Wendy Cole is editor and content director of REALTOR® Magazine. She can be contacted at firstname.lastname@example.org.
Spotlight on Sexual Harassment in Housing
Multifamily owners and property managers can be liable under the Fair Housing Act.
May 16, 2018
The issue of sexual harassment in housing is gaining more visibility as the result of a recent initiative by The U.S. Department of Housing and Urban Development and the Department of Justice. While public awareness about quid pro quo and hostile environment claims is more established in the context of employment law, the federal government is increasing consumer outreach in regard to complaints related to housing.
Harassment is a violation of the Fair Housing Act,” said attorney Caroline Elmendorf, compliance officer with Bozzuto Management Company, a multistate real estate services firm which manages apartments from Boston to Boca Raton, Fla. Elmendorf’s remarks were part of a session offering highlights of the responsibilities and risks facing property managers at the inaugural meeting of the Single Family Investment Management Committee on May 15 during the REALTORS® Legislative Meetings & Trade Expo. “You have to protect people from harassment and that includes harassment by other residents” in an apartment building or complex, Elmendorf added.
A landlord insisting that a prospective tenant go on a date as a condition of obtaining an apartment lease is one example of a quid pro quo violation, according to Elmendorf. Other instances of hostile environment violations include:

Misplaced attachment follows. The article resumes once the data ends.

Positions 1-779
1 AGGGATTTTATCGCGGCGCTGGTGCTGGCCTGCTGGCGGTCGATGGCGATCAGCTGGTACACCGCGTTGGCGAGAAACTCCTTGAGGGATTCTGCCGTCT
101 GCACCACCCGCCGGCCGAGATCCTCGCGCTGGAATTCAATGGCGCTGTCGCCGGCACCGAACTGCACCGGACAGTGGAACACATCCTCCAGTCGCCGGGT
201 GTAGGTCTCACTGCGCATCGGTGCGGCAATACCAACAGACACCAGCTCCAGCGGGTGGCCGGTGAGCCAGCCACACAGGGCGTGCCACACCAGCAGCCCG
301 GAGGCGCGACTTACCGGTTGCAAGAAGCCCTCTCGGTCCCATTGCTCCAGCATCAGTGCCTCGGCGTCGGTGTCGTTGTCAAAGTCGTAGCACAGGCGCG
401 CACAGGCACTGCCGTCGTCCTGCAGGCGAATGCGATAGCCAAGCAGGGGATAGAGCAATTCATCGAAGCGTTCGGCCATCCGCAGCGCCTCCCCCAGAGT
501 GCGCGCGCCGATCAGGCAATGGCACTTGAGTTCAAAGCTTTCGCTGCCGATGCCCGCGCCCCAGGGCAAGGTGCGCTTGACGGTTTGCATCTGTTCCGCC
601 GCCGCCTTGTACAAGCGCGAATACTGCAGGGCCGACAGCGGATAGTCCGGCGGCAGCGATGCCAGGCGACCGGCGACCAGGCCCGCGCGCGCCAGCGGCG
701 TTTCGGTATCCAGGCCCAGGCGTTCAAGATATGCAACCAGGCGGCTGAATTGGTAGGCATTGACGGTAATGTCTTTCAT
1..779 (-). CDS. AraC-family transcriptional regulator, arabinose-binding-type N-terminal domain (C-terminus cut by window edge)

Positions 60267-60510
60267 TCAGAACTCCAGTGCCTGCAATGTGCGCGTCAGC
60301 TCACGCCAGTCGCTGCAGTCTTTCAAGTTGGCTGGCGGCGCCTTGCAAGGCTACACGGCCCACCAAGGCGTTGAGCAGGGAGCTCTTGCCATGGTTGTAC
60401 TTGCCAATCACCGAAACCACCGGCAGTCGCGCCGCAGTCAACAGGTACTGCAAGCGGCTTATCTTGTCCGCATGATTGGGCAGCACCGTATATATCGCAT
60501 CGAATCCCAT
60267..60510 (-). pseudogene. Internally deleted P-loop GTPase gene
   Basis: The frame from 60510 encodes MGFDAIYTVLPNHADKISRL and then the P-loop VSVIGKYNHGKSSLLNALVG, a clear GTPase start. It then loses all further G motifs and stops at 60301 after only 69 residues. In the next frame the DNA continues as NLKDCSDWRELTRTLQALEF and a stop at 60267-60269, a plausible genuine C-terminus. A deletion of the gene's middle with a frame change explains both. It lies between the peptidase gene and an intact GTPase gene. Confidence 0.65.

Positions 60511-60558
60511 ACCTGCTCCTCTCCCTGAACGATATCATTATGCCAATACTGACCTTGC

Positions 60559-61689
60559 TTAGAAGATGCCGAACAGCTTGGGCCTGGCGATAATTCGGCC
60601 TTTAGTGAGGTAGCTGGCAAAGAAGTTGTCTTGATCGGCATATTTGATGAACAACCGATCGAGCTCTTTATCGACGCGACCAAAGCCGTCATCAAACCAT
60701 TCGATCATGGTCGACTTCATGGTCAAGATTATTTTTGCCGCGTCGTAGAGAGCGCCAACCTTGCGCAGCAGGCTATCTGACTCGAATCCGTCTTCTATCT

- A concierge repeatedly complimenting a resident’s physical attributes
- A broker raising sexual topics with a prospective tenant or buyer
- A property manager groping or making unwelcome advances to a resident
Property managers and owners must be aware that retaliation is not permitted after a complaint by a resident. “It is illegal to evict or take adverse action against a resident after he or she complains about harassment, notifies a supervisor, or files a lawsuit or formal complaint with HUD,” she said.
Managers should train their teams to be aware of harassment and include anti-harassment provisions in leases. Added Elmendorf: “It’s the responsibility of property managers to develop a response plan and stay on top of any follow-up action. This where a lot of us get into trouble.”
Updated: September 21, 2018